Published online Apr 21, 2016. doi: 10.3748/wjg.v22.i15.3978
Peer-review started: December 10, 2015
First decision: December 30, 2015
Revised: January 14, 2016
Accepted: February 20, 2016
Article in press: February 22, 2016
Published online: April 21, 2016
AIM: To determine if mir-30d inhibits the autophagy response to Helicobacter pylori (H. pylori) invasion and increases H. pylori intracellular survival.
METHODS: The expression of mir-30d was detected by quantitative polymerase chain reaction (PCR), and autophagy level was examined by transmission electron microscopy, western blot, and GFP-LC3 puncta assay in human AGS cells and GES-1 cells. Luciferase reporter assay was applied to confirm the specificity of mir-30d regulation on the expression of several core molecules involved in autophagy pathway. The expression of multiple core proteins were analyzed at both the mRNA and protein level, and the intracellular survival of H. pylori after different treatments was detected by gentamicin protection assay.
RESULTS: Autophagy level was increased in AGS and GES-1 cells in response to H. pylori infection, which was accompanied by upregulation of mir-30d expression (P < 0.05, vs no H. pylori infection). In the two gastric epithelial cell lines, mimic mir-30d was found to repress the autophagy process, whereas mir-30d inhibitor increased autophagy response to H. pylori invasion. mir-30d mimic decreased the luciferase activity of wild type reporter plasmids carrying the 3′ untranslated region (UTR) of all five tested genes (ATG2B, ATG5, ATG12, BECN1, and BNIP3L), whereas it had no effect on the mutant reporter plasmids. These five genes are core genes of autophagy pathway, and their expression was reduced significantly after mir-30d mimic transfection (P < 0.05, vs control cells without mir-30d mimic treatment). Mir-30d mimic transfection and direct inhibition of autophagy increased the intracellular survival of H. pylori in AGS cells.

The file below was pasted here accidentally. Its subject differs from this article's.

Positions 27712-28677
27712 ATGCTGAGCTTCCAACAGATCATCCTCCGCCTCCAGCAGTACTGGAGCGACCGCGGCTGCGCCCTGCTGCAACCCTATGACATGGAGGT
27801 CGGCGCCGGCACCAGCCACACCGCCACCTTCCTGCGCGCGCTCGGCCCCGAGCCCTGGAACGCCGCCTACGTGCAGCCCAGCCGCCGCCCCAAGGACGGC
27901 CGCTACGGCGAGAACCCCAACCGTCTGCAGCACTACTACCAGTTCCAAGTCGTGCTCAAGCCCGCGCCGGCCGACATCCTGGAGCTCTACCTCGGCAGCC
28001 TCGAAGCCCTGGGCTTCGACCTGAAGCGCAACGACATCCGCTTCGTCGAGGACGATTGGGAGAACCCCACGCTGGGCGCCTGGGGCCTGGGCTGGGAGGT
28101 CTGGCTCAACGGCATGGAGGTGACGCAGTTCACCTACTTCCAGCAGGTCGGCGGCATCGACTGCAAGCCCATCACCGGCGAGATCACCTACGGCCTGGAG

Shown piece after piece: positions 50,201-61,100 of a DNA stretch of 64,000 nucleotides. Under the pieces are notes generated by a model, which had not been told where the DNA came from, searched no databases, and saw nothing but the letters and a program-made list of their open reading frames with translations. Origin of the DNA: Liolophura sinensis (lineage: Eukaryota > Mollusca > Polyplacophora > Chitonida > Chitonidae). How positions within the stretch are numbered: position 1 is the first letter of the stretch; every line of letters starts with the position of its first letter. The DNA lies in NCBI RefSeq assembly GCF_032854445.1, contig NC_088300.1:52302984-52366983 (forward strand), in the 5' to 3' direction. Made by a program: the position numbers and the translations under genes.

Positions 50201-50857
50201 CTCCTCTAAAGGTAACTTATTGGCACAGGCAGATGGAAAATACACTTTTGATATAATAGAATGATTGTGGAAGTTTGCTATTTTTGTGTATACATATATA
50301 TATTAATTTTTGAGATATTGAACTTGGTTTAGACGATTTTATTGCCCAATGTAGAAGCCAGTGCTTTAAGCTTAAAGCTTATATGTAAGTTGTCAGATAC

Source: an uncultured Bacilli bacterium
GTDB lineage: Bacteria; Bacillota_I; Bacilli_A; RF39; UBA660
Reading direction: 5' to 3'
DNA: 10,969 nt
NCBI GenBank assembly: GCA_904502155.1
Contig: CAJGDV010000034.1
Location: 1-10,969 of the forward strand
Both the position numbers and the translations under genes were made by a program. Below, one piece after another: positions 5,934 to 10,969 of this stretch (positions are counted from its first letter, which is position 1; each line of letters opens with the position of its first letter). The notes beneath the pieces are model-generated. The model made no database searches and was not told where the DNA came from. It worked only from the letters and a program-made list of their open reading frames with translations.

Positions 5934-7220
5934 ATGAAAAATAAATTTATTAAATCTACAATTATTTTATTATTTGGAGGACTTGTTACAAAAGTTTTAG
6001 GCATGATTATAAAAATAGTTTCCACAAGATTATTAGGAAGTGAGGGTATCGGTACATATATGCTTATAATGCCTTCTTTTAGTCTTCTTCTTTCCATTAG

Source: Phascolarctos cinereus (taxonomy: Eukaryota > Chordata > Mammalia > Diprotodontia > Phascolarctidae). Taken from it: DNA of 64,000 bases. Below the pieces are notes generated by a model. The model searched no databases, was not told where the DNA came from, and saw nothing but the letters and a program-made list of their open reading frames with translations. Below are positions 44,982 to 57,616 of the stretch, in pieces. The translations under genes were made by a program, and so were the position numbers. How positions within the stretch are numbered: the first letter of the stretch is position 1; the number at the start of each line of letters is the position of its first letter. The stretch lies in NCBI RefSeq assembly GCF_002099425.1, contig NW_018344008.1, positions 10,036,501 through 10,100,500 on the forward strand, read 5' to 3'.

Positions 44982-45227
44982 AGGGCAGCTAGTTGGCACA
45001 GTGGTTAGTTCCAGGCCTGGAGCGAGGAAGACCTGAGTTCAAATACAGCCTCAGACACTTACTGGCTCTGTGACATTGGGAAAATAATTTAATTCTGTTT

CONCLUSION: Mir-30d increases intracellular survival of H. pylori in gastric epithelial cells through inhibition of multiple core proteins in the autophagy pathway.
Core tip: In this study, we tested a hypothesis that mir-30d could repress autophagy in response to Helicobacter pylori (H. pylori) invasion by directly targeting multiple core genes of the autophagy pathway, including ATG2B, ATG5, ATG12, BECN1 and BNIP3L in gastric epithelial cells. Inhibition of autophagy increased the intracellular survival of H. pylori in AGS cells, and the repression of autophagy by mir-30d may help the intracellular H. pylori to evade autophagic clearance. These findings provide a novel mechanism for elucidating persistent H. pylori infection and provide a promising target for gastric cancer prevention.